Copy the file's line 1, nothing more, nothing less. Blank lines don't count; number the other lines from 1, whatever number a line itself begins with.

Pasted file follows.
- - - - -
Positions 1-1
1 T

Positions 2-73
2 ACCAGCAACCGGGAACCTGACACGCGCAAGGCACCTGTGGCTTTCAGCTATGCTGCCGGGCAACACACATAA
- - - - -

Positions 1-1